Planning Ahead in New Orleans

New Orleans is joining recreation with resiliency features by leveraging green infrastructure, such as native plants, to aid in natural resiliency and improved community spaces. These types of investments aid with rich, healthy soils that facilitate a reduction in flood risks and sinking and improve air and water quality. The recently released “Big Green Easy” Parks Master Plan focuses equally on equitable access to nature for youth and other residents and the power of resilient infrastructure in a citywide park system to absorb stormwater, protect critical wildlife habitat, and more. Currently, through its Nature Everywhere initiative in conjunction with Children and Nature Network and Kaboom!, NLC is providing technical assistance to a cross-sector New Orleans team whose work is informed by both the Youth Master plan and the Big Green Easy Parks plan. By 2025, the City anticipates building new, resilient green spaces and nature play spaces across the city where children and residents will benefit most.

A Roadmap of Boise

In 2021, the City of Boise released its Climate Action Roadmap to help guide the municipality’s journey towards 2050 carbon neutrality. The city aims to utilize the abundant open space and parks to support green stormwater management, restoration of tree canopy and management of parklands. Such efforts will not only help to reduce flooding, wildfire risk and extreme heat but also will help increase nature access to residents who do not live within a ten-minute walk from a park or open space. The roadmap is also supported by multi-agency partnerships, such as the Boise Environmental Education (BEE), which works to increase access to environmental programming for children and adults. By blending elements of NbS and bringing in cross-departmental and community collaboration, Boise is poised to place their community at the heart of addressing emissions reduction through their natural environment.

Taking the next step to integrate NbS and GI in your city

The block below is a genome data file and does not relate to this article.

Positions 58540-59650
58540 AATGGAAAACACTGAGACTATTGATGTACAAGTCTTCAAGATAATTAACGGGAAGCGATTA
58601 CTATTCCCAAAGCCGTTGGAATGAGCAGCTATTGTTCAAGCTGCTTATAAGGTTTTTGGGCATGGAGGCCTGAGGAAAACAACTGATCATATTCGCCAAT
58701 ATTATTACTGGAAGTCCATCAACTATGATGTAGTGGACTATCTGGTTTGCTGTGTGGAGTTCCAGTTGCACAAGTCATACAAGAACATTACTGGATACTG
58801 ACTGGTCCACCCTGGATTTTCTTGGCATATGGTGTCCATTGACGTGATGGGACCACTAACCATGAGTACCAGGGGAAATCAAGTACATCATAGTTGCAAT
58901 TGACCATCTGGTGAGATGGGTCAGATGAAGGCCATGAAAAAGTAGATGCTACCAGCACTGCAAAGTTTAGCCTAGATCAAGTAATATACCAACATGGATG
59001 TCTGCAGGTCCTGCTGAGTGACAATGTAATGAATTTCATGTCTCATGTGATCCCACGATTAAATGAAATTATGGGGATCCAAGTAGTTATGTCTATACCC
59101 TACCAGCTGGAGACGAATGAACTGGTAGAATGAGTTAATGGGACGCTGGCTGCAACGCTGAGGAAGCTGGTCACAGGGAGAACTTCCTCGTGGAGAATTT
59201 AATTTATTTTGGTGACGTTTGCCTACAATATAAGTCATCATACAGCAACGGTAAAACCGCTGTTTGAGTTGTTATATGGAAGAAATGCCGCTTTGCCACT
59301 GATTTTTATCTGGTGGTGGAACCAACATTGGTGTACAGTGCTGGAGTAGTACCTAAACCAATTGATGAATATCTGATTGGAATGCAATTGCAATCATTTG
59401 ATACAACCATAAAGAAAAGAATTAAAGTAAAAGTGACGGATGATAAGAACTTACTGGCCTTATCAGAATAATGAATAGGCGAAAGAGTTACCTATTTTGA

Below are a few resources to help get city officials and community members started on implementing NbS and GI today:

Bridging the Fields of Children and Nature to Sustainability & Resilience

The brief presents areas of opportunity and case studies for city leaders who are interested in the connection and co-benefits of climate action to their youth and residents.

Building Resilient Infrastructure for Healthier, Safer Cities

This NLC’s brief is designed to help local governments build a resilience lens into their infrastructure work so that they can make smart investments in long-lasting, reliable infrastructure that serves their communities.

Nature-Based Solutions Resources Guide 2.0

This Biden Administration’s guide includes a comprehensive compendium of federal examples, guidance, resource documents, tools, technical assistance, and federal funding programs.

Urban Nature-Based Climate Solutions Accelerator

This is a sequence of three 5-month-long capacity-building intensives designed to rapidly grow community capacity to implement equity-centered, nature-based climate solutions to some of the most pressing climate change challenges facing communities.

Nature-based Solutions Funding Database

This is an interactive database for communities interested in pursuing federal funding and/or technical assistance for nature-based solutions. Use the filters to search for nature-based solutions, funding and technical assistance resources that best fit your community’s needs.

Connecting Children to Nature Initiative

Learn more about how NLC’s joint initiative supports local leaders in advancing efforts to connect children to nature through municipal efforts.

About the Authors

Brigid Deegan

About the Authors

Brigid Deegan is a senior specialist on climate resilience at the National League of Cities.

Melanie Robinson

Melanie Robinson is a Program Manager on Cities Connecting Children to Nature within the Center for Leadership, Education, Advancement, and Development, at the National League of Cities.